Apr. 16th, 2004

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In some ways I'm sad that this has been such a great year; I'm sad that I finally feel so comfortable here, like I truly belong, that I am moved with the rhythm of Northland.

I was thinking of writing home to my high school English teacher, Mr. Hager, though I don't know if he'd remember me. It's been five years since I graduated there, and he's seen a lot of kids passing through his rooms in that time... lots of names and faces.

I was thinking of the idiosyncrasies of this college and the quirks I've developed by being here, and how I would try to explain them to someone who's never been here.

There's a baby grand piano in the corner of the cafeteria, and every so often someone wanders over and attempts to play. (The Chinese girl played tonight; she was very good-- she played "Que Sera, Sera." Seems appropriate to me.)

People bike in the snow-- that's most of the year-- and play ultimate frisbee and soccer and lacrosse on the Mall when there isn't snow. It's ok to sunbathe topless, but if someone does complain, you can get away with simply sticking band-aids over your nipples and calling yourself "dressed". There are drumming circles at the firering and political debates in classrooms. The psychology department demonstrates it's theories by having the students have snowball fights and playing with dogs. After a few weeks of -40 degrees, 0 feels like a heat wave, and everyone wanders around smiling and commenting on the warm weather.

I address the president of the college by her first name, and she inquires about the health of my rats... said rats that I keep in my closet of my no-pets-allowed dorm room. My professors regularly speak at the Unitarian Universalist meetings that are held on campus, and not a small number of them showed up at the drag show that was held a week ago. We have a Madagascarian French woman who teaches English and Spanish (but not French)-- figure that one out. It's not unusual to go down to the Deepwater Grille and Bar and end up drinking with your chemistry, religion, philosophy, english, or art professor. Hell, a few profs regularly attend Queeb and smoke up with students.

I came here from degrees in Biology and Chemistry and am leaving with one in Writing. In the last five years, I have learned how to do loom beading and applique; I have learned to shoot a bow an arrow, develop my own black and white film and make prints, and how to successfully and healthily breed rats; I've perfected my fish-tickling skills; I have tried to teach myself Latin, Kiswahili, and Japanese; I have fallen in love with anime, sociology, history, and Stuart Davis; I have become Unitarian; I am aware of socio-enviro-political problems and various debates; I have swum in Lake Superior.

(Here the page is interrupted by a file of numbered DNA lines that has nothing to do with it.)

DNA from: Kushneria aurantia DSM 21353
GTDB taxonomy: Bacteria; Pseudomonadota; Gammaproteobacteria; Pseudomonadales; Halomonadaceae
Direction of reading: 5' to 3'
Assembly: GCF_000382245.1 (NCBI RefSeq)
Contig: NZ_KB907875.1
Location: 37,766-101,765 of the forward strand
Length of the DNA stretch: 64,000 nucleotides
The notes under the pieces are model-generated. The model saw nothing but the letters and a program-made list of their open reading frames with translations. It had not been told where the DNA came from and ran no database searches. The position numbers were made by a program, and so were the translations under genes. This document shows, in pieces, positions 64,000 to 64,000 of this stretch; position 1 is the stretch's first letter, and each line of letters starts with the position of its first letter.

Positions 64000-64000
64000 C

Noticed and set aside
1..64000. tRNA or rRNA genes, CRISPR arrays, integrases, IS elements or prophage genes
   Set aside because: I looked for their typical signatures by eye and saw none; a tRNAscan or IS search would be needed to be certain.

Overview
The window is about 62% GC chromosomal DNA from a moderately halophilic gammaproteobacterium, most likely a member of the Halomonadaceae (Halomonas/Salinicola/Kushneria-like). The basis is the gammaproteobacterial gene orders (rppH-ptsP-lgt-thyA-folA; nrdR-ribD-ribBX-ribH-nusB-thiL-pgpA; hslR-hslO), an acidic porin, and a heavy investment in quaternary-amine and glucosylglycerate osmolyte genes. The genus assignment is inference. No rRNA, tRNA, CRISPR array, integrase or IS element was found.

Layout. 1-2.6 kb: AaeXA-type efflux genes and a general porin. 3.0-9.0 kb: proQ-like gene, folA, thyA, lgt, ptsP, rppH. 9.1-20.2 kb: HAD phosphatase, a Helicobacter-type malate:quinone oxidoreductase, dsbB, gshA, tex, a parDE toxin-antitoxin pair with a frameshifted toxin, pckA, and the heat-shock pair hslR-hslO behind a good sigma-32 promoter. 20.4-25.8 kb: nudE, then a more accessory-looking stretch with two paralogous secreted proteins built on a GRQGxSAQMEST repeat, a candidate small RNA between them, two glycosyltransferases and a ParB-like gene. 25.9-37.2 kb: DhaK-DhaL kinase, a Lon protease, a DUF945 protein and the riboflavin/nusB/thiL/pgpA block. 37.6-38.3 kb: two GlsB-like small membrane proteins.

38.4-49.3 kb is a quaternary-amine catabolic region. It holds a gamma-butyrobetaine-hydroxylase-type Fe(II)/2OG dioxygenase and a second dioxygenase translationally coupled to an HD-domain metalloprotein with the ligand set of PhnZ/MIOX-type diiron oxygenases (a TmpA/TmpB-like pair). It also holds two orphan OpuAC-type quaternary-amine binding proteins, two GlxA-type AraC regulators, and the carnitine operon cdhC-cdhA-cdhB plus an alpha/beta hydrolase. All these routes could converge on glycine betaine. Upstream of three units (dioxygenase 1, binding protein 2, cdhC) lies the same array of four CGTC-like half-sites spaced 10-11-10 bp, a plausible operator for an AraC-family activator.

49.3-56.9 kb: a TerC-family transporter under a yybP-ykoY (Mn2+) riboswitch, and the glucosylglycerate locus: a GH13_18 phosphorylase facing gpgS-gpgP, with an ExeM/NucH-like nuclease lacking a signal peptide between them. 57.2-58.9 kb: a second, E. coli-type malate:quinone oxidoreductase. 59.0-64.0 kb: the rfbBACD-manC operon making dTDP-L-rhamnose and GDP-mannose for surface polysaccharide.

("The water is awake / The water is alive / Dive...")

I have cut my hair, and dyed it all sorts of strange colors. I got a prison tattoo, and got my nipples, eyebrow, and labet pierced. Five years later, I still wearing the jade fish necklace that my first roommate gave me the first day she met me. I am occasionally seen in jeans that have more patches than denim, my "punk" light army jacket (with "Master of Evil" written in kanji down the front and a patch on the back with a biohazard symbol, among other things), or in a little sundress that barely covers all that it should in order to be decent. I have a giant catfish pillow named "Freud" and a friend who's a werewolf. I have another friend that, when we meet, we can (and sometimes actually do) converse in snippets of no less than five languages.

I've played frisbee at one o'clock in the morning and lain out on the icesheet covering Lake Superior watching meteors showers; I've played with real, live wolves and foxes; I've seen the Northern Lights burn the sky with ethereal fire for hours, the music of the spheres singing in my head. I've listened to Arun Ghandi and Greta Gaard and Winona LaDuke; I remember an African dancing group that invited the Red Cliff natives to dance with them in regalia during the last performance of the night-- the dark skin and grass skirts of the dance group preforming an African corn dance contrasting against the buckskin and fringed shawls of the Red Cliff dancers stomping to a simple drumbeat, heart of the earth. I've been in sweat lodge and Grandmother Moon ceremonies; feasts and storytelling circles.

Life doesn't really get much weirder than this and stay coherent. I've loved every minute of it.

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lykomancer

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